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5 Styles of Project Management and When to Use Them

Date Published

Jan 17, 2017
6 minute read

Effective project management is critical to business performance and organizational success. In fact, according to Project Management Institute, for every $1 billion invested in the United States, $122 million is wasted due to poor project performance. So how can your organization improve its operations and bottom line?

When it comes to managing projects, the answer lies in structure. Let’s take a look at five leading project management approaches and when to use them:

Waterfall Method

Most likely, this project management strategy is the one you’re most familiar with. Also called the “Traditional Approach”, the waterfall method is a linear approach that consists of several static phases executed in a specific order. While there are multiple interpretations of the phases in the waterfall method, the method’s activities generally fall into the following linear steps:

  • Conception
  • Initiation
  • Analysis
  • Design
  • Construction
  • Testing
  • Implementation
  • Maintenance

Because this approach is sequential, teams generally do not return to a prior phase without completely starting the project from the beginning. This limitation means that extensive upfront planning must be done at the beginning of a project to avoid opportunities for change, error, and waste.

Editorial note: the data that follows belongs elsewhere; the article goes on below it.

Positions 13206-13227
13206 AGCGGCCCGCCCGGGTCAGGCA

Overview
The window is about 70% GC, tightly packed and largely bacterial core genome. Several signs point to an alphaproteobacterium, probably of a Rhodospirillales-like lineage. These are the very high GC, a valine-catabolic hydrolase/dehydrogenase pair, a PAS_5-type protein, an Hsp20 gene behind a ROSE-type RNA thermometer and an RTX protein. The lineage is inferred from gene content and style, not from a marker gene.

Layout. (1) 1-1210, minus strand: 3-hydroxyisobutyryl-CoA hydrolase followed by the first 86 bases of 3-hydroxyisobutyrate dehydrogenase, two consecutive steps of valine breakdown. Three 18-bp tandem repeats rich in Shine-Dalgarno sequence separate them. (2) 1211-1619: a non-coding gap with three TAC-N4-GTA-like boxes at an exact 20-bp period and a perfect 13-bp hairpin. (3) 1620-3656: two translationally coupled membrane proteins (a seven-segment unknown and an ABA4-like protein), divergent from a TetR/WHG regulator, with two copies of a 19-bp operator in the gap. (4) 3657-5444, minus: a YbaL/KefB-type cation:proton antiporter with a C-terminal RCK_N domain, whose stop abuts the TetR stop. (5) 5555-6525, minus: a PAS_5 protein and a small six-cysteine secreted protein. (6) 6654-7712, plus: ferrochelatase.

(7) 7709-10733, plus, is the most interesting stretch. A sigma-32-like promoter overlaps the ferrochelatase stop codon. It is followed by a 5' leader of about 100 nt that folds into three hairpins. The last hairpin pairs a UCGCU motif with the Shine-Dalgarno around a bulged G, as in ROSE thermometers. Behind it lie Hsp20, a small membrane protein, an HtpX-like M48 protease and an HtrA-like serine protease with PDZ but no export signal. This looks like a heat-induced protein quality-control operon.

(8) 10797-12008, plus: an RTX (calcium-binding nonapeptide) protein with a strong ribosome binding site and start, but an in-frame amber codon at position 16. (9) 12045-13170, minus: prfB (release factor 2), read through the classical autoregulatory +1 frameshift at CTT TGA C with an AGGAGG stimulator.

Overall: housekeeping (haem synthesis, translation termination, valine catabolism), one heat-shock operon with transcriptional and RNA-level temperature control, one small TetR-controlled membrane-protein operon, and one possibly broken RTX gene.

When Should You Use the Waterfall Method?

As you can imagine, the waterfall method works best when there is a clear vision of what the final product should be, and when you do not plan to change the scope of the project. This approach is generally best when you have a large-scale project with long-term deadlines. Waterfall project management styles are difficult to execute when faced with aggressive deadlines.

Agile Approach

Agile Project Management is an iterative process that allows for rapid adjustments throughout a project. This approach has come into vogue with technology start-up culture, and is compromised of “sprints” – short, defined cycles that contain a list of deliverables, which are prioritized by the customer. A significant benefit to this model is that it provides customers with a strong sense of ownership by letting them work extensively and directly with the project management team. Because of this heavy market involvement, Agile Project Management tends to be more involved and all-encompassing than other styles.